Efficacy of Cardiac Resynchronization for Nonspecific Intraventricular Conduction Delay

Implantable Defibrillator in surgeon's hands
Implantable Defibrillator in surgeon’s hands
Patients with nonspecific intraventricular conduction delay and QRS duration <150 ms or right bundle branch block may not benefit from cardiac resynchronization therapy with defibrillator, compared with implantable cardioverter-defibrillator therapy alone.

Cardiac resynchronization therapy (CRT) with defibrillator (CRT-D) conferred better survival outcomes compared with implantable cardioverter-defibrillator (ICD) alone in patients with nonspecific intraventricular conduction delay (NICD) and a QRS duration of ≥150 ms, according to a study published in the Journal of the American College of Cardiology.

The National Cardiovascular Data Registry ICD registry was used to enroll patients eligible for CRT who received CRT-D implantation as well as CRT-eligible patients who received ICD only between 2010 and 2013 (age, ≥65 years). Survival outcomes were compared between groups, and comparisons were also performed between patients with NICD and right bundle branch block (RBBB). Another analysis was conducted in only recipients of CRT-D, with a focus on those with NICD vs RBBB.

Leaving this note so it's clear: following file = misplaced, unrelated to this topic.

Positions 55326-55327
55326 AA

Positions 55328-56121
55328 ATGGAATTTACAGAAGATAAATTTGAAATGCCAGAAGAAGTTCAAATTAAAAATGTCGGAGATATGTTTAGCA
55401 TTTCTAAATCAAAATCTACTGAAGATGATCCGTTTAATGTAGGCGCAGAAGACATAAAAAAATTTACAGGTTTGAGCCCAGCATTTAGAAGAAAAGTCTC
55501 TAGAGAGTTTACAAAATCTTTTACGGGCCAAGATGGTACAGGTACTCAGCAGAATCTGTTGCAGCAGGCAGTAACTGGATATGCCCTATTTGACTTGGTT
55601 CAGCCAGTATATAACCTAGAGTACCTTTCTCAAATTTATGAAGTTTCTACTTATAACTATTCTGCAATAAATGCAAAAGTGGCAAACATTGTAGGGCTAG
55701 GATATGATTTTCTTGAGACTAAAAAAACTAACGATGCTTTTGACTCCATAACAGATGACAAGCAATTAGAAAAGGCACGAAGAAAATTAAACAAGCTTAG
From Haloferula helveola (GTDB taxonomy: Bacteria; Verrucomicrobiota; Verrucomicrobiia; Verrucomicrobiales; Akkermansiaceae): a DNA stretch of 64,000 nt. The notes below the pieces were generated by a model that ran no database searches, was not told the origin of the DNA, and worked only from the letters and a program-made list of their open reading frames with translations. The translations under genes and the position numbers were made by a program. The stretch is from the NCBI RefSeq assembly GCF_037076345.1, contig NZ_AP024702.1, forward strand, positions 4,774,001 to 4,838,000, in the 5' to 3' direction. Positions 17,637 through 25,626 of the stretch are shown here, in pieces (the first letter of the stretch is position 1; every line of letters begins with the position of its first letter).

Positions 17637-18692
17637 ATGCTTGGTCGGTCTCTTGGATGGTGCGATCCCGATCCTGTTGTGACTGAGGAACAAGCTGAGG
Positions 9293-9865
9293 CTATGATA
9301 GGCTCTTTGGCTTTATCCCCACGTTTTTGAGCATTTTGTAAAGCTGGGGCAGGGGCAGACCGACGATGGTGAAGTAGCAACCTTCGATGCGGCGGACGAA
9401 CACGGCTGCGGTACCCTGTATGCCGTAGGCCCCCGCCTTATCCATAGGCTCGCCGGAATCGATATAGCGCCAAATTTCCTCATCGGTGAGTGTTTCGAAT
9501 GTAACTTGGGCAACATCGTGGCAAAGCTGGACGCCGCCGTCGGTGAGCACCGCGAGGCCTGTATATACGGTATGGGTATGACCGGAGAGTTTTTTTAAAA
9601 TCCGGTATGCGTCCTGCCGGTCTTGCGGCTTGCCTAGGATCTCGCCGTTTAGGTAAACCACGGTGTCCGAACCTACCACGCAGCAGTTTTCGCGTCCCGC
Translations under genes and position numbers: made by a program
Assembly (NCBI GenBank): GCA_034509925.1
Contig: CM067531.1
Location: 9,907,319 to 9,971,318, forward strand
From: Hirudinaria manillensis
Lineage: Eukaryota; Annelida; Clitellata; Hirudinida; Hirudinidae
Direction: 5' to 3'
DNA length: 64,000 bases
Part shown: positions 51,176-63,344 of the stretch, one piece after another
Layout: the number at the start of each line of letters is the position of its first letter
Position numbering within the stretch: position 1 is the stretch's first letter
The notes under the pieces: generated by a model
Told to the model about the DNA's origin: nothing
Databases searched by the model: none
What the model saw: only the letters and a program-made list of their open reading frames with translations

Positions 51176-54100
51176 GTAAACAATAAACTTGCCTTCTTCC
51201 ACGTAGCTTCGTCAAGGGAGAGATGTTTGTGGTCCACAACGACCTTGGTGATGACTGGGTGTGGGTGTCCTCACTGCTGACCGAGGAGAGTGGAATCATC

The adjusted analysis found that CRT-D was associated with a higher risk for heart failure (HF) readmission compared with ICD only in patients with NICD and a QRS duration of 120 to 149 ms vs patients with RBBB (HR, 1.330; 95% CI, 1.098-1.612; P =.0036). Patients with NICD who received CRT-D also had higher 3-year mortality (HR, 1.167; 95% CI, 1.014-1.347; P =.0311).

In CRT-D recipients, patients with NICD also had a higher 1-year rate of HF readmission compared with patients with RBBB conduction abnormality (HR, 1.221; 95% CI, 1.009-1.478; P =.0401).

According to the multivariable-adjusted analysis, CRT-D was associated with a lower risk for mortality at 3 years compared with ICD in patients with NICD and a QRS of ≥150 ms (hazard ratio [HR], 0.602; 95% CI, 0.416-0.871; P =.0071), cardiovascular readmission at 1 year (HR, 0.626; 95% CI, 0.437-0.896; P =.0104), and all-cause readmission at 1 year (HR, 0.587; 95% CI, 0.436-0.790; P =.0004).

In CRT-D recipients, there was a lower 3-year mortality rate in patients with NICD and a QRS duration of ≥150 ms vs patients with RBBB (HR, 0.757; 95% CI, 0.625-0.917; P =.0044) as well as a lower 1-year rate of heart failure readmission (HR, 0.755; 95% CI, 0.591-0.964; P =.0244).

Limitations of the study included its retrospective nature, lack of randomization, and lack of a control group (ie, sham intervention).

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“The observations seen in our study would explain a lack of benefit of CRT-D among patients with NICD and a shorter QRS duration of 120 to 149 ms,” the researchers wrote, “and call into question the use of CRT-D in this subgroup of HF patients.”

Disclosures: Multiple authors disclosed affiliations with pharmaceutical companies. See the reference for complete disclosure information.


Kawata H, Bao H, Curtis JP, et al. Cardiac resynchronization defibrillator therapy for nonspecific intraventricular conduction delay versus right bundle branch block. J Am Coll Cardiol. 2019;73(24):3082-3099.